Podcasting as an Intimate Medium
This book delves into the notion of intimacy as a defining feature of podcasting, examining the concept of intimacy itself and how the public sphere explores the relationships created and maintained through podcasts.
The book situates textual analysis of specific American podcasts within podcast criticism, monetization, and production advice. Through analysis of these sources' self-descriptions, the text builds a podcasting-specific framework for intimacy and uses that framework to interpret how podcasting imagines the connections it forms within communities. Instead of intimacy being inherent, the book argues that podcasting constructs intimacy and uses it to define the quality of its own mediation.
This book will be of interest to scholars and students of New and Digital Media, Media Studies, Communication Studies, Journalism, Literature, Cultural Studies, and American Studies.
The Open Access version of this book, available at www.taylorfrancis.com, has been made available under a CreativeCommons Attribution-Non Commercial-No Derivatives 4.0 license.
"You think you know podcasts? Think again. Alyn Euritt’s Podcasting as an Intimate Medium lets us see podcasts—or should I say, hear them?—as if for the first time. Where other books approach podcasts through their thematic preoccupations, this one provides a unified theory of podcast mediality, grounded in a fascinating exploration of the unique affordances of the digital voice—and other computerized sounds. Inspired by actor-network-theory and seriality studies, Euritt makes a compelling case for intimacy as the medium’s characteristic product and pleasure. Four chapters trace the paradox of mediated intimacy from its smallest to its largest aspects: at the level of physical embodiment, in parasocial interactions, as an element of quotidian worldbuilding, and in the American national imaginary. Sophisticated and entertaining, this book is an indispensable read for media scholars, Americanists, practitioners of the Digital Humanities, and, not least, podcasting fans."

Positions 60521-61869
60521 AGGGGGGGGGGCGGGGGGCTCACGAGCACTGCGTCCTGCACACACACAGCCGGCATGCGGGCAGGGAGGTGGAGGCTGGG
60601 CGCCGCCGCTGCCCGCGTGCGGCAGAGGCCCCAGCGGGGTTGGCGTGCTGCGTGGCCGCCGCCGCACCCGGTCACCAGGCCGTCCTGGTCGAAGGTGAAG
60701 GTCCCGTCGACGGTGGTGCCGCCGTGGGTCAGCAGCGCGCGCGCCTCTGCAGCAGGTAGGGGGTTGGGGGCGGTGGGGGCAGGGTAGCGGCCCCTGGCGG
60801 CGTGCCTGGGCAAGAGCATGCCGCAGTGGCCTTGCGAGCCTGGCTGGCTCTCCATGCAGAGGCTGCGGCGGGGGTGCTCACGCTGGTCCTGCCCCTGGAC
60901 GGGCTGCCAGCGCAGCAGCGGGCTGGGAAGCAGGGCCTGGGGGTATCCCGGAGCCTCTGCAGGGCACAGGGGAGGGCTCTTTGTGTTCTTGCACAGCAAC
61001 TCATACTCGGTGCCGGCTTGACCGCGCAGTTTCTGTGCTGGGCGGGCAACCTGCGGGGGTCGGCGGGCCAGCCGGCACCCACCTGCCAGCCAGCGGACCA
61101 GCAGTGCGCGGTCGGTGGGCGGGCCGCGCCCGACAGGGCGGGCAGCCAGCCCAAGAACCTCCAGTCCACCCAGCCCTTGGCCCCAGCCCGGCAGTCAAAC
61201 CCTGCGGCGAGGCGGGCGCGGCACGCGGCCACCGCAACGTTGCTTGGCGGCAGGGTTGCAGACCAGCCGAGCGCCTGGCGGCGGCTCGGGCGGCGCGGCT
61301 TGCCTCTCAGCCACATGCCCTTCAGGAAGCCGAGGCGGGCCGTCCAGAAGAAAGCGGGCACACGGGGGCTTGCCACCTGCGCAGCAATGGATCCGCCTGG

Professor at John F. Kennedy Institute for North American Studies, Freie Universität Berlin
"In the expanding sphere of research into podcasting, Alyn Euritt provides a vital intervention with erudite critiques of a widely held assertion: that this still relatively new medium is inherently and uniquely intimate. Euritt’s critical voice deconstructs podcasting's potential intimacy in terms of the haptic and immersive properties of sound, the para-social interconnections of the producer/consumer dialectic, the social functions of digital mediality, and through discourses of national identity. In the scope of a discrete "podcast studies", Euritt expertly schematises the first comprehensive conceptual framework of podcasting as an intimate medium."
Dario Llinares, academic and host of The Cinematologists and Podcast Studies Podcast
"Podcasting as an Intimate Medium
begins with a key question: what if, instead of being inherent or "natural", intimacy is the site of how podcasting is negotiating its own mediation? From there, Alyn Euritt launches into a rigorous and multifaceted theorization of how intimacy is constructed. Through careful readings of a range of podcasts -- including chatcasts, improvised comedy shows, audio fiction, and politics roundtables -- alongside their paratexts and protocols, Euritt provides a critical language for understanding the production of intimacy while convincingly arguing that, if we take intimacy for granted, we will lose sight of one of the primary ways that podcasts are negotiating their own meaning. Podcasting as an Intimate Medium is required reading for anyone seeking to better understand how this emergent medium is reshaping our publics."
Hannah McGregor, Associate Professor of Publishing at Simon Fraser University and co-director of the Amplify Podcast Network
"An original and fascinating exploration of podcasting’s relationship to intimacy across several popular genres and practices. A welcome addition to the growing shelf of scholarly work on this still-new medium."
Jason Loviglio, author of Radio's Intimate Public: Broadcasting and the Mass-Mediate Public Sphere and editor of The Routledge Companion to Radio and Podcast Studies.